So, poking around in your own pain? In no case. First of all, we need to think about what we want to counteract to loneliness. A lodging of firewood in a fire on the edge of the forest? The ability to cry on someone else's shoulder?
A dull and crazy stay in the "Classmates"? Or maybe an amazing chance to delve into your inner world? Do you want to create your own soul? I want to live, to think and suffer. " How fortunate in this case is loneliness. It immerses in the caches of its unique world, allows you to experience the inherent uniqueness.
But here's what paradox dictates my clinical practice. The patient comes, masochistically talks about her loneliness, insists on miraculous therapy. But later, after hard work, it turns out to be so deeply unexpected, interesting, exacting to the true unity of souls. But here, too, fate rewards the former sufferer. Suddenly, love comes, there is a trembling attitude to life, and the feeling of the split of human existence disappears.
Loner as never before
The American sociologist E. Toffler emphasizes that loneliness has become an acute and massive experience. From Los Angeles to St. Petersburg, teenagers, unhappy married couples, single parents, ordinary workers and elderly people all complain about social isolation. Parents confess that their children are too busy to visit them or even call them. Lonely strangers in bars or laundries pour out each other's soul, telling, in the words of one sociologist, "these infinitely sad stories". In clubs and discos for the divorced there are desperate lonely people.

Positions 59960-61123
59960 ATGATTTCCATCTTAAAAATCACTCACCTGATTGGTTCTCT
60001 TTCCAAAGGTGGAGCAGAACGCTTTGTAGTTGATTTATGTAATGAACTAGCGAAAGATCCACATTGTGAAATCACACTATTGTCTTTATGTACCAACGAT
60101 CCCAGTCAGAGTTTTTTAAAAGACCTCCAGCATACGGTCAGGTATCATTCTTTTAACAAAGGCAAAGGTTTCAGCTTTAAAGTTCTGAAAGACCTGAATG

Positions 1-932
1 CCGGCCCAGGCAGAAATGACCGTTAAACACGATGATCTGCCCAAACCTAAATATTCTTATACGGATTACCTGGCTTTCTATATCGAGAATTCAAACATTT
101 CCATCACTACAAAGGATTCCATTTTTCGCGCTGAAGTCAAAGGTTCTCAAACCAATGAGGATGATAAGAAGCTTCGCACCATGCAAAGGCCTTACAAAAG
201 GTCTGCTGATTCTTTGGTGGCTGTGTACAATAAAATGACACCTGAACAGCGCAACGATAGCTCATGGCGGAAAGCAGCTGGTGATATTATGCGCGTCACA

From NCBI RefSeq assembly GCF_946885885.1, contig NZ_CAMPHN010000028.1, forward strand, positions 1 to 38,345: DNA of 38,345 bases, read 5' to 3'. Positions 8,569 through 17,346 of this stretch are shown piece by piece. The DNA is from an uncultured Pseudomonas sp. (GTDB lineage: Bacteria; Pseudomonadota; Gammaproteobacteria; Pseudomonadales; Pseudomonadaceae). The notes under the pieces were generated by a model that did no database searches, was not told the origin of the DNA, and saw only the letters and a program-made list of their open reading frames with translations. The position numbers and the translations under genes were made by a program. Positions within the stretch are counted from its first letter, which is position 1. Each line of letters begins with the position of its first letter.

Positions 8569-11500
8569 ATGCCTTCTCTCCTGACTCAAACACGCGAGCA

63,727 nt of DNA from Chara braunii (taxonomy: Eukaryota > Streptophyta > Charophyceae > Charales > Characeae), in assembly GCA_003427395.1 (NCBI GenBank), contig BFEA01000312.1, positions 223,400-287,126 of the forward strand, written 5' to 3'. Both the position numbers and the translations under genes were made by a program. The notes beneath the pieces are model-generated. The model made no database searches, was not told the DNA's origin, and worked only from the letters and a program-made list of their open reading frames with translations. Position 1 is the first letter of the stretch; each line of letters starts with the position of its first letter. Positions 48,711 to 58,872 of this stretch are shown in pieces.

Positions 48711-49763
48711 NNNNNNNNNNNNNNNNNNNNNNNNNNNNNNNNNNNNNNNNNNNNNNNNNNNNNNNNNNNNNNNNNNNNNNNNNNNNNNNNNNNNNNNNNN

During the Second Wave (as E. Toffler calls the industrial society), millions of parents carried out their own dreams in their children, as they could reasonably expect their children to achieve greater successes in the social and economic spheres than themselves. This dream of moving upward encouraged parents to concentrate huge psychic energy. Today, many parents belonging to the middle class experience a painful disappointment when their children, living in a much more complicated world, are moving down the socioeconomic ladder, and not upwards. The opportunity to take place with the help of their children disappears.